From each other has us yearning,
Coveting the things of others, on TV or in the store
More than just for things, we’re aching
For identity, mistaking
Goods and wealth for self, forsaking
What we should be living for:
To love and serve each other should be all that we are living for,
Be our mission evermore.

Yet we find ourselves competing
On and on without retreating
‘Til in anger self-defeating, we find ourselves in all-out war.
Coveting in our hearts creates
Violence that escalates
In cycles that perpetuate
Evermore and evermore
Violence keeps coming back round through that e’re revolving door
Evermore and evermore.

From Cain and Abel, rival brothers,
The virus quickly spreads to others
Jealousy turns lethal, righteous anger ends in gore.
Violent acts keep on compounding
Til the whole wide world is drowning,
Can mercy, too, be so abounding?
Can we hope to find a cure?
From our brutal, warring madness, surely we must find a cure
Or keep searching evermore.

Yet our violence seems abated
When we unify our hatred
Against a single victim we find easy to abhor.
We’re not at each others’ throats
As long as we have our scapegoats
But this short-lived antidote
Just hides our sickness all the more
When we think that we are righteous, we’re deluded all the more
And no better than before.

Whole societies and cultures
Feed off sacrifice like vultures
Never seeing human beings in the ones whom we deplore.
Mob-like, gathering in alliance
To pour out our wrath and violence
On some victim whom we silence,
To be heard from nevermore
Victim purged, we find catharsis; fragile peace has been restored,
Truth is sacrificed once more.

Scripture tells the bloody story,
How we think we see God’s glory
In the sacrifice of others and the victories of war.
Though we’re caught up in believing
In our violence so deceiving,
Looking down, Our Father’s grieving,
Pitying us all the more.
When time was ripe He came among us, His good image to restore,
Reconcile us evermore.

Seeing violence in God’s name and
Grieving for us, Jesus came and
In the form of humble servant, took his place among the poor.
Joining prostitutes for dinner,
Healing lepers, calling sinners,
He stood not among the winners,
But our outcasts he restored.
‘Til authorities and powers couldn’t take him any more.
Vowing vengeance swift and sure.

Against him former foes united
Herod the King and Pontius Pilate
Whipped and stripped and body broken, thorns upon his head so sore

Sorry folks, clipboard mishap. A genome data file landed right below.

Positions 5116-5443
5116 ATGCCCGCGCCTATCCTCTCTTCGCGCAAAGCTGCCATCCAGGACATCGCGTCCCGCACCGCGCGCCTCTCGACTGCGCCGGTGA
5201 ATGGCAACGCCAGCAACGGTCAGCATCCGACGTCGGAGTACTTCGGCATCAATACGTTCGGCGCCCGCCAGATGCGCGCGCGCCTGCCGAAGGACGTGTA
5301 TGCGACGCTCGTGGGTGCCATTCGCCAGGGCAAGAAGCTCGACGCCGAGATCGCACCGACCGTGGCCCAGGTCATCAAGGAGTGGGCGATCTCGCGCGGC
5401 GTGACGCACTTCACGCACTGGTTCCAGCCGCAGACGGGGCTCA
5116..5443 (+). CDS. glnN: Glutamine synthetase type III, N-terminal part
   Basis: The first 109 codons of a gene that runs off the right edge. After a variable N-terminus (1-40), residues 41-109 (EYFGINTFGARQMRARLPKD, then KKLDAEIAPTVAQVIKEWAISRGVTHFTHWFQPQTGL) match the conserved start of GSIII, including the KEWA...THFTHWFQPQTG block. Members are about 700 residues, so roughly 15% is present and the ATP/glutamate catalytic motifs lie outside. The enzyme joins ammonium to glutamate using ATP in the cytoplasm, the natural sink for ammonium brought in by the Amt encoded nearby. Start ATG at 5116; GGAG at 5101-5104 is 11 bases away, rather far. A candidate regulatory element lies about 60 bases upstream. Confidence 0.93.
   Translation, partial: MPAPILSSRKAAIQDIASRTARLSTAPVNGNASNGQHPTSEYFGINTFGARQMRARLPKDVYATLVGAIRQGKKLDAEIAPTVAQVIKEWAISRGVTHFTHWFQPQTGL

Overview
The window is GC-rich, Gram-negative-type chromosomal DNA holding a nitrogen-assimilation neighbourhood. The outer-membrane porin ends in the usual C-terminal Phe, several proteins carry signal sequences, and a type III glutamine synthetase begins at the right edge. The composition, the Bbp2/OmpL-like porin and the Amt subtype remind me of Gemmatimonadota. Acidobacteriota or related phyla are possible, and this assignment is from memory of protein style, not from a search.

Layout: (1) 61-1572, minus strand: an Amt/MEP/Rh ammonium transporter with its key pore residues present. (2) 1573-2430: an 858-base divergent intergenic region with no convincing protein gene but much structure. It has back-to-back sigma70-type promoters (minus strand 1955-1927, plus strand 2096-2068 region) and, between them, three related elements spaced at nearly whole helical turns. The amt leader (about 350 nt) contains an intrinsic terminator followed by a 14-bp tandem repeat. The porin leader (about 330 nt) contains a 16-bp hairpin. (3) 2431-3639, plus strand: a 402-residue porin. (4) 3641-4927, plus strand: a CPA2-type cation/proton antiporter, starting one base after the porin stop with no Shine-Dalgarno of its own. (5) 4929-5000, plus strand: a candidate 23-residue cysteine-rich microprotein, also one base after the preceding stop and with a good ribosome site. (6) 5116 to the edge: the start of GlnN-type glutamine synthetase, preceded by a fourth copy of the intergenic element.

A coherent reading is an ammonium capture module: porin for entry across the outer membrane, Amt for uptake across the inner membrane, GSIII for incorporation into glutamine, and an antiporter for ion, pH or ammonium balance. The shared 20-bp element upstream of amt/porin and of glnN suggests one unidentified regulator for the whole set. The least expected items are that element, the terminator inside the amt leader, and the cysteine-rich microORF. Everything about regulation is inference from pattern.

Mob and leaders vilified him,
Followers betrayed, denied him
Human malice crucified him,
But God raised him up once more!
In the Vindicated Victim, we see God as ne’er before
Off’ring mercy evermore!

When the words of peace were spoken,
Then the curse of hate was broken
Sins are healed by forgiveness, not by sacrifice and gore
What a friend we have in Jesus
Seeing others as he sees us
From our violence he frees us
From our senseless rush to war
Only love can break the cycle that leads us on and on to war
On and on forevermore.

In Jesus Christ we fin’ly see that
God could never ever be that
Genocidal tyrant once more dreaded than adored.
By death and hate no longer blind,
We put on Jesus’ heart and mind
And guided by his grace we find
New life, new love, new hope restored.
Freed from jealousy and greed, at last to God we are restored.
Ever and forevermore.

This mimetic theory tells us:
When fickle desire compels us
To fight each other for the things our culture tells us to fight for,
If we live instead for others
Give to sisters and to brothers
And be not fighters, no, but lovers
The world can be whole once more
With Jesus as our human model, our world can be whole once more.
Of this truth we can be sure.

Who coined this theory? Why Girard did
And that’s why he is regarded
As one who makes us see our world, our faith, ourselves, as never before
The insights we gain from his reading
Of the scriptures has us pleading,
“Stop the sacrificial bleeding
For we can afford no more!”
No more sacrifice and violence, there cannot be any more!
This we must work to ensure.

This nonviolent hermeneutic
That we find so therapeutic
Applies not only to our scripture, but to our lives all the more.
From politics to parenting
We keep on finding the same thing:
The insight from Girard can bring
Us closer, closer to the cure
From our bitter warring madness, God’s love is our only cure
Girard just helps us see it more.

Here at the Raven Foundation
We work on proliferation
Of mimetic insights, to spread peace from shore to shore
Exposing violent tendencies,
Reducing our dependencies
On scapegoats and enemies;
Won’t you join us, we implore?
Take Christ as your mimetic model, we emphatically implore
To make violence nevermore!